Synthetic opioids

FILE - This Sept. 17, 2015, file photo shows a sign barring smoking at the state Capitol in Oklahoma City. The signs were paid for by the Oklahoma Health Department, which works in conjunction with the Tobacco Settlement Endowment Trust to reduce smoking. Fifteen years after its creation, programs launched by the Tobacco Settlement Endowment Trust have dramatically reduced tobacco use among Oklahomans. (AP Photo/Sue Ogrocki, File)
July 29, 2019 - 9:52 am
The roughly 2,000 state and local governments suing the drug industry over the deadly opioid crisis have yet to see any verdicts or reach any big national settlements but are already tussling with each other over how to divide any money they collect. The reason: Some of them want to avoid what...
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FILE - This April 30, 2007, file photo, shows the headquarters of Cardinal Health in Dublin, Ohio. An executive at Cardinal Health, one of the nation’s largest drug distribution companies, said in a legal proceeding that the business has no obligation to the public when it comes to shipping prescription opioid painkillers. That’s one of the disclosures in thousands of pages of court documents made public July 23, 2019, in lawsuits over the opioid crisis. (AP Photo/Kiichiro Sato, File)
July 24, 2019 - 1:56 pm
WASHINGTON (AP) — In 2012, as the death toll from the nation's opioid crisis mounted, drug companies shipped out enough of the powerful and addictive painkillers for every man, woman and child in the U.S. to have nearly a 20-day supply. In some counties, mostly in Appalachia, it was well over 100...
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FILE - In this Aug. 17, 2018 file photo, Christine Gagnon, of Southington, Conn., holds a sign during a protest with others who have lost loved ones to OxyContin and opioid overdoses, outside the Purdue Pharma headquarters in Stamford, Conn. Gagnon lost her son Michael 13 months earlier. Nearly ten years ago, the blockbuster painkiller OxyContin was reformulated to discourage abuse by snorting and injecting, but it's unclear whether the harder-to-abuse format has decreased cases of addiction, overdose and death. (AP Photo/Jessica Hill, File)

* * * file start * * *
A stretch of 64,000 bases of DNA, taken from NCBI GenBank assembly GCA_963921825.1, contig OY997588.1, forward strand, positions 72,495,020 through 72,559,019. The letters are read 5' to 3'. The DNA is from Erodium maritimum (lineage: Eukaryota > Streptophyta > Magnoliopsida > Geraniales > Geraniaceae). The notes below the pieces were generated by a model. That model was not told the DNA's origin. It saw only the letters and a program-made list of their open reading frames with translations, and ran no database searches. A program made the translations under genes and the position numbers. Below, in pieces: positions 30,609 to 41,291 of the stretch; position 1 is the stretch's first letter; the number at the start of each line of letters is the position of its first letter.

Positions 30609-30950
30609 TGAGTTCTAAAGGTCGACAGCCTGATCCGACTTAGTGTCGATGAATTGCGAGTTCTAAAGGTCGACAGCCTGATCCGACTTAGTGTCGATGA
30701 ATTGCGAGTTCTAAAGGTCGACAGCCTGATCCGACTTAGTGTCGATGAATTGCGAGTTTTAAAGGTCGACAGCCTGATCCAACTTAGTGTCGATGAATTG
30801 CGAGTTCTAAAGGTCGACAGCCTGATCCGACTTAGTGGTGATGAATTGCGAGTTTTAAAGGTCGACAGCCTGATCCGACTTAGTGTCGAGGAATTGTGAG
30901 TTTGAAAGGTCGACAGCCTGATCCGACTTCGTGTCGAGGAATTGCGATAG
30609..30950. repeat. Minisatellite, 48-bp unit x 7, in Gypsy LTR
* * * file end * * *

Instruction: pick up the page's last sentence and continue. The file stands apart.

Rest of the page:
July 22, 2019 - 11:32 am
WASHINGTON (AP) — Dr. Raeford Brown was uniquely positioned to help the U.S. government answer a critical question: Is a new version of the painkiller OxyContin helping fight the national opioid epidemic? An expert in pain treatment at the University of Kentucky, Brown led a panel of outside...
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FILE - In this Aug. 17, 2018 file photo, Christine Gagnon, of Southington, Conn., holds a sign during a protest with others who have lost loved ones to OxyContin and opioid overdoses, outside the Purdue Pharma headquarters in Stamford, Conn. Gagnon lost her son Michael 13 months earlier. Nearly ten years ago, the blockbuster painkiller OxyContin was reformulated to discourage abuse by snorting and injecting, but it's unclear whether the harder-to-abuse format has decreased cases of addiction, overdose and death. (AP Photo/Jessica Hill, File)
July 22, 2019 - 9:37 am
WASHINGTON (AP) — Nearly a decade ago, the maker of OxyContin responded to a growing wave of opioid abuse by making the painkiller harder to snort and inject. But has that reformulation translated into fewer drug overdoses and deaths? It's a question that experts like Dr. Raeford Brown of the...
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FILE - This Monday, June 17, 2019, file photo, shows 5-mg pills of Oxycodone. Two Ohio counties are asking a judge to find that drugmakers and distributors were not allowed to ship suspicious orders of controlled substances to pharmacies. If a judge sides with the request from Cuyahoga and Summit counties, it would clear the way for the governments to assert that drug companies ignored the regulations as a nationwide opioid crisis continued to grow. (AP Photo/Keith Srakocic)